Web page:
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Monday, February 23, 2009

The Dachshund as a blood tracker

By John Jeanneney

The standard sized dachshund, at 9 or 10 kilos, is the smallest dog regularly used for tracking wounded big game in North America. In 2009 they are the most widely used dog in the midwest and northeast, where state laws require that the dog be kept on a tracking lead at all times. Most of the dachshunds being used are of the wirehaired coat variety, and the great majority of these are directly descended from European hunting stock. As you can see from the photo they are higher on the leg and shorter in the body than the type of dachshund favored by American and Canadian show judges.

Above - FC Billy von Moosbach-Zuzelek comes from the European hunting stock. He does not have excessive length of the body, and his ground clearance is very functional.

Ch. Raydachs Do Me A Favor SW is a good example of the American show type (longer body, shorter legs) Source:

Dachshunds bred for field work have the stamina and the agility to work long, difficult tracking assignments in rough terrain.

Advantages of the European type dachshund are:

  • It is a small, user-friendly dog that fits well into family life;

  • It is relatively easy to train and develops faster psychologically than some of the larger breeds;

  • Its small size lends itself to easy transport on a pack horse, ATV or bush plane;

  • With training and experience they learn to track individual game animals when there is little or no visible blood. Under normal conditions they are good for scent lines up to 24 hours old on deer and 48 hours on bear.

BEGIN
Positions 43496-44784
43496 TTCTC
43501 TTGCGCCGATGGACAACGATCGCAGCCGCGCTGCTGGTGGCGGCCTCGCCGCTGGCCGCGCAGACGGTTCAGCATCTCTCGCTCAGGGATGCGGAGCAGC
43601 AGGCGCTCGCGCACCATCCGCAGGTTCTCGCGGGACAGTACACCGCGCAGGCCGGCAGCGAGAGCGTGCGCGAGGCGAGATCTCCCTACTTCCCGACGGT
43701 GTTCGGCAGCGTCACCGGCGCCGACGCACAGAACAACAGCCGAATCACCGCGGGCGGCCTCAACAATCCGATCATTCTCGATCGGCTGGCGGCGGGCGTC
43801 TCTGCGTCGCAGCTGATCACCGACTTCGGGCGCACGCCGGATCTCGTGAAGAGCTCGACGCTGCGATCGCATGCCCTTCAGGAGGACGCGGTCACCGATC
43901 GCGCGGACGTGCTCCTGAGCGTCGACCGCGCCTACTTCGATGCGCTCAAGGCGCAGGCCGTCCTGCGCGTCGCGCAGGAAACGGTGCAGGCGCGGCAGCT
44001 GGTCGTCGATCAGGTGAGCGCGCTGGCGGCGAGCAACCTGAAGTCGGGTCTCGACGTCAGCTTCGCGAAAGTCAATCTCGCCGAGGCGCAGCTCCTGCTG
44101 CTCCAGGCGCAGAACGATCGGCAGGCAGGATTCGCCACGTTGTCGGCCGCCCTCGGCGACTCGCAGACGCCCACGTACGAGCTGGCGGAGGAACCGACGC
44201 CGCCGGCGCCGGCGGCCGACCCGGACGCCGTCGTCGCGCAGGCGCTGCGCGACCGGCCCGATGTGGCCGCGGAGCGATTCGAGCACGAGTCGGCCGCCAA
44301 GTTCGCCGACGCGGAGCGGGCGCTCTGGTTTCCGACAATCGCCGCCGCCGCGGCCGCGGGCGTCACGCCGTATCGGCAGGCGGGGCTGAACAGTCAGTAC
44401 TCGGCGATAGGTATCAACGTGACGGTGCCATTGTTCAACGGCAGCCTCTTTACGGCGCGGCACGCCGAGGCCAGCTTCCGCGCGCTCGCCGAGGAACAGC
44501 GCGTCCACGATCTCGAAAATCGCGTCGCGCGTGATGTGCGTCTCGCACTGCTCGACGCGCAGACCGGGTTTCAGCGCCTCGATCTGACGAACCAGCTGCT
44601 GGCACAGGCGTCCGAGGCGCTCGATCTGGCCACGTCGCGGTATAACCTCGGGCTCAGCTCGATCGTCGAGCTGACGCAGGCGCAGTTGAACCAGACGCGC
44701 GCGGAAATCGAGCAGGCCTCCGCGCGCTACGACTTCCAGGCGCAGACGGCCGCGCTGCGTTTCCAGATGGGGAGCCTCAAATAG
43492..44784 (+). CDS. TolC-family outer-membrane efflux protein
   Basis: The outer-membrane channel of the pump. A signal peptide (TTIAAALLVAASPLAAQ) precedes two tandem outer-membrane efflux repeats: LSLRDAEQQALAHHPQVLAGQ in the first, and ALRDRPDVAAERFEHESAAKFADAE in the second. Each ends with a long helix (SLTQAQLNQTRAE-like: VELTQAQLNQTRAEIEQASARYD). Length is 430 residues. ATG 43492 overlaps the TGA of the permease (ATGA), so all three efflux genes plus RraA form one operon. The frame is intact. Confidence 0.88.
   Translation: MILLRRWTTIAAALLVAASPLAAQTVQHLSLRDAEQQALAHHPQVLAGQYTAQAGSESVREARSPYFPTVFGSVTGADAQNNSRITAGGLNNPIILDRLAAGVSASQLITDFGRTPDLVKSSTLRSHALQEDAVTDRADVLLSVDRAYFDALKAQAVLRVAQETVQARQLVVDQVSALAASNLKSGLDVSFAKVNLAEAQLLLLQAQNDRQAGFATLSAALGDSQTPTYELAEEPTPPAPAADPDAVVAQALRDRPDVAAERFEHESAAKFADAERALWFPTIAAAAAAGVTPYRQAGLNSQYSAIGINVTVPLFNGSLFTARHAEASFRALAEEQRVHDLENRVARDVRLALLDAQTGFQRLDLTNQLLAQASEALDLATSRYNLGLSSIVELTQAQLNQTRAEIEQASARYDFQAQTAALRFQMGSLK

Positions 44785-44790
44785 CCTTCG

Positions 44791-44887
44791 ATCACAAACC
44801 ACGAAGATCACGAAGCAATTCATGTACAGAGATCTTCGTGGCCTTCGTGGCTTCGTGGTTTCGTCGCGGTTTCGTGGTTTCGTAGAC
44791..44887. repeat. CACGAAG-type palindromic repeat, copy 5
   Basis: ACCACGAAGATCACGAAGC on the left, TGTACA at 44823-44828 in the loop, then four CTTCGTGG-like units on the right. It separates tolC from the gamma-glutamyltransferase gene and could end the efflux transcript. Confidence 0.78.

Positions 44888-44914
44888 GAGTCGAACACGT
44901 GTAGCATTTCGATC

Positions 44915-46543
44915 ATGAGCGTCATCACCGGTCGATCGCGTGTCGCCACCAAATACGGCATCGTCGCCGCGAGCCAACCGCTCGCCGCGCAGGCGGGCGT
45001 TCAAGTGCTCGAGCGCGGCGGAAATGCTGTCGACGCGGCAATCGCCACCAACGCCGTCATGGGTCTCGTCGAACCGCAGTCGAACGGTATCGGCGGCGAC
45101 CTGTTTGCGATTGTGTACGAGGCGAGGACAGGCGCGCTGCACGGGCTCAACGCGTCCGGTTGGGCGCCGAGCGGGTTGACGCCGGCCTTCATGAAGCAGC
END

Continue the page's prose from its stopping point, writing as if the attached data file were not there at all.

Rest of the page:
Disadvantages are:

  • It has insufficient size and power to bay or pull down deer-sized game;

  • Due to small size it loses body heat faster in icy water than larger dogs;

  • Not all wire coated dogs develop the warm double coats that are important for cold weather conditions;

  • They do not make a good outdoor kennel dog. To work well in partnership with the handler, this breed needs considerable personal attention.

There is currently a strong demand for dachshunds as tracking dogs, but they are easier to find and purchase than individuals of the specialized European tracking breeds.


Albert A Rasch said...

I was telling my wife that when the time comes, I want one of these fellows. I also explained that I would need to take two or three weekend courses too. I figure I keep on working her and I'll be able to add a new member to our family!

Albert A Rasch
The Rasch Outdoor Chronicles
Proud Member of Outdoor Bloggers Summit
Southeast Regional OBS Coordinator

Jolanta Jeanneney said...

It sounds like a good, time-proven strategy!